fact that puts evolutionists into a deep quandary about the
Cambrian Explosion is comparisons between different living
taxa. The results of these comparisons reveal that animal
taxa considered to be "close relatives" by evolutionists until
quite recently, are in fact genetically very different, which
makes the "intermediate form" hypothesis-which only exists
theoretically-even more dubious. An article published in the
Proceedings of the National Academy of Sciences,
USA, in 2000 reports that recent DNA analyses have rearranged
taxa that used to be considered "intermediate forms" in the
DNA sequence analysis
dictates new interpretation of phylogenic trees. Taxa that
were once thought to represent successive grades of complexity
at the base of the metazoan tree are being displaced to
much higher positions inside the tree. This leaves no evolutionary
''intermediates'' and forces us to rethink the genesis of
In the same article, evolutionist writers note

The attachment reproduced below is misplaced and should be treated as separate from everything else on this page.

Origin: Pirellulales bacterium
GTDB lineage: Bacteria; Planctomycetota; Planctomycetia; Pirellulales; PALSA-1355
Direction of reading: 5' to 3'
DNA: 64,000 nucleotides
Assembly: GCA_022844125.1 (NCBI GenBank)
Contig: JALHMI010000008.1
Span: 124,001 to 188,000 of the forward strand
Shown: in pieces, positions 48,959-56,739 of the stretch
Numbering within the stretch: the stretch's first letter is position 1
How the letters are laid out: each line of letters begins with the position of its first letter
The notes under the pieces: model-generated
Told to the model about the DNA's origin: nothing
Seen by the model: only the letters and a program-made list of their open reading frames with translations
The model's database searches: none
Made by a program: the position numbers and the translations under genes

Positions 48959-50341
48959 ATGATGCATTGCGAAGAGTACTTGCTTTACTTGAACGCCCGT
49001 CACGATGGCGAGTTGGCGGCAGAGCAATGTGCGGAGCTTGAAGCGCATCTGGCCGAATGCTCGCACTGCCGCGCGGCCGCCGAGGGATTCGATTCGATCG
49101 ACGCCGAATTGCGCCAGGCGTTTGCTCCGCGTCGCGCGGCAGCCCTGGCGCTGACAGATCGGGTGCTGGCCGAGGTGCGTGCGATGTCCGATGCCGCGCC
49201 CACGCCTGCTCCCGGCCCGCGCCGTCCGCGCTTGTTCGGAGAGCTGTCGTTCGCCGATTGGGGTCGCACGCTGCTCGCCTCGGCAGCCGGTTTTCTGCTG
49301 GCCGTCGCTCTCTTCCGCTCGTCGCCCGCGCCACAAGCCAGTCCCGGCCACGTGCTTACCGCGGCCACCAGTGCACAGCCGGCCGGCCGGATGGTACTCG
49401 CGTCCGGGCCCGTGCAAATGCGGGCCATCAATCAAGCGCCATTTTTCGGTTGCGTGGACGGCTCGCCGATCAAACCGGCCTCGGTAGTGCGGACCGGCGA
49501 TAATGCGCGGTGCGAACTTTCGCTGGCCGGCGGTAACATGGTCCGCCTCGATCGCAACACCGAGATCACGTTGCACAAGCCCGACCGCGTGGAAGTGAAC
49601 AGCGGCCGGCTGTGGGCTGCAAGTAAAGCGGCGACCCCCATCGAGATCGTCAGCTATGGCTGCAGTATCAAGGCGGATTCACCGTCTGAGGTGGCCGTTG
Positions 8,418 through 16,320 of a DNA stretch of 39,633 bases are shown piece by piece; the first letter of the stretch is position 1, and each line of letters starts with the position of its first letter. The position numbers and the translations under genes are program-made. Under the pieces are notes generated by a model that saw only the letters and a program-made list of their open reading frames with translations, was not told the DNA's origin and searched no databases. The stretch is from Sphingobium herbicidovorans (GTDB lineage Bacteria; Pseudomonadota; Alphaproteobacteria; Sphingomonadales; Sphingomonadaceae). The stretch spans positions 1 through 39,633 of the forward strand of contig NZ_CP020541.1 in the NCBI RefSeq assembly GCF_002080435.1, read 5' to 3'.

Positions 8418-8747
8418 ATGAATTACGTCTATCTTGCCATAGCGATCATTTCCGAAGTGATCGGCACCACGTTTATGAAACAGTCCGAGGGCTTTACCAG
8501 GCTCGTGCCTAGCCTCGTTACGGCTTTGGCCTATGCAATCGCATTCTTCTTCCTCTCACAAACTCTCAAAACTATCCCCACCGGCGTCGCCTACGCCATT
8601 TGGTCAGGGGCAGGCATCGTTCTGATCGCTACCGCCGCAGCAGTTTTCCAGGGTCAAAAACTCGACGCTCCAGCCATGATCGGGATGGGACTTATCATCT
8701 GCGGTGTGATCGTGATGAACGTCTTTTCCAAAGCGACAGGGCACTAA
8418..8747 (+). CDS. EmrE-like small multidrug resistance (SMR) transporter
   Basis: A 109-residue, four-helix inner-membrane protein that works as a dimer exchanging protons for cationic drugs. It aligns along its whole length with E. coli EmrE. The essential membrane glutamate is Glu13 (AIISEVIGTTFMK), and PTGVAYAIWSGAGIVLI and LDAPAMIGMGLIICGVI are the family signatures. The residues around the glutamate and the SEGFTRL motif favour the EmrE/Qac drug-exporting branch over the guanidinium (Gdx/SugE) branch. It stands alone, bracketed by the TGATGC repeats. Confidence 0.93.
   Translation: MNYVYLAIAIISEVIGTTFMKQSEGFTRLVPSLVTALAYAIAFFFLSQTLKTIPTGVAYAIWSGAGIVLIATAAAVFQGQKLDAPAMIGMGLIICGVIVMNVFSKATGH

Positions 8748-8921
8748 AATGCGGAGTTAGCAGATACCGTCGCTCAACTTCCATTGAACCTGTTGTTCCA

that some taxa which were considered "intermediate" between
groups such as sponges, cnidarians and ctenophores, can no
longer be considered as such because of these new genetic
findings. These writers say that they have "lost hope" of
constructing such evolutionary family trees:
The new molecular based
phylogeny has several important implications. Foremost among
them is the disappearance of "intermediate" taxa between
sponges, cnidarians, ctenophores, and the last common ancestor
of bilaterians or "Urbilateria."...A corollary is that we
have a major gap in the stem leading to the Urbilataria.
We have lost the hope, so common in older evolutionary reasoning,
of reconstructing the morphology of the "coelomate ancestor"
through a scenario involving successive grades of increasing
complexity based on the anatomy of extant "primitive" lineages.68
New Animal Phylogeny: Reliability And Implications", Proc.
of Nat. Aca. of Sci., 25 April 2000, vol. 97, no. 9,
68 "The New Animal
Phylogeny: Reliability And Implications, Proc. of Nat.
Aca. of Sci., 25 April 2000, vol. 97, no. 9, pp. 4453-4456.